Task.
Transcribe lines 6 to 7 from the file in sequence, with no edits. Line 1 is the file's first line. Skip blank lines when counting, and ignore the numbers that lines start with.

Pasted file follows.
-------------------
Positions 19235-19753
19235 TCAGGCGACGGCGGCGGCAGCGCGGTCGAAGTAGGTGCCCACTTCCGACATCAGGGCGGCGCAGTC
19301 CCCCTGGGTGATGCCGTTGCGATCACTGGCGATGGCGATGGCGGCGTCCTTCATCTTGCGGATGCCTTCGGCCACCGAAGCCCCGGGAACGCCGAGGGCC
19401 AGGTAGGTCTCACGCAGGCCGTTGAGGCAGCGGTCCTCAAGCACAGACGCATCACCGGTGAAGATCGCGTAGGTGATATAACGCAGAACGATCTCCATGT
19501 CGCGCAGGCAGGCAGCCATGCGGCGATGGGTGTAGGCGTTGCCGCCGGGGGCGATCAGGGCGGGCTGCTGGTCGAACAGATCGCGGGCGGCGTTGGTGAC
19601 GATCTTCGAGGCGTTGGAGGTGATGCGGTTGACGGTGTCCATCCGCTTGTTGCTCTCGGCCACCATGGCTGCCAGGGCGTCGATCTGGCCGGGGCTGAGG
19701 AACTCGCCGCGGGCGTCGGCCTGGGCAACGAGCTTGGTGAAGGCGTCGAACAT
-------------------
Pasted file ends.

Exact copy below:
19601 GATCTTCGAGGCGTTGGAGGTGATGCGGTTGACGGTGTCCATCCGCTTGTTGCTCTCGGCCACCATGGCTGCCAGGGCGTCGATCTGGCCGGGGCTGAGG
19701 AACTCGCCGCGGGCGTCGGCCTGGGCAACGAGCTTGGTGAAGGCGTCGAACAT